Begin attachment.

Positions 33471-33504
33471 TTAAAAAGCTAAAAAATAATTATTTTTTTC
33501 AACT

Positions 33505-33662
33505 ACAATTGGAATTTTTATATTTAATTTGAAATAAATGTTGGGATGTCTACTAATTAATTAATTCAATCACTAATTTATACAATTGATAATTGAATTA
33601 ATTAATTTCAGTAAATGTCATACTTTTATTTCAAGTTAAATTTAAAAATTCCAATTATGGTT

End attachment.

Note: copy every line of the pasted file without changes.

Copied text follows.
Positions 33471-33504
33471 TTAAAAAGCTAAAAAATAATTATTTTTTTC
33501 AACT

Positions 33505-33662
33505 ACAATTGGAATTTTTATATTTAATTTGAAATAAATGTTGGGATGTCTACTAATTAATTAATTCAATCACTAATTTATACAATTGATAATTGAATTA
33601 ATTAATTTCAGTAAATGTCATACTTTTATTTCAAGTTAAATTTAAAAATTCCAATTATGGTT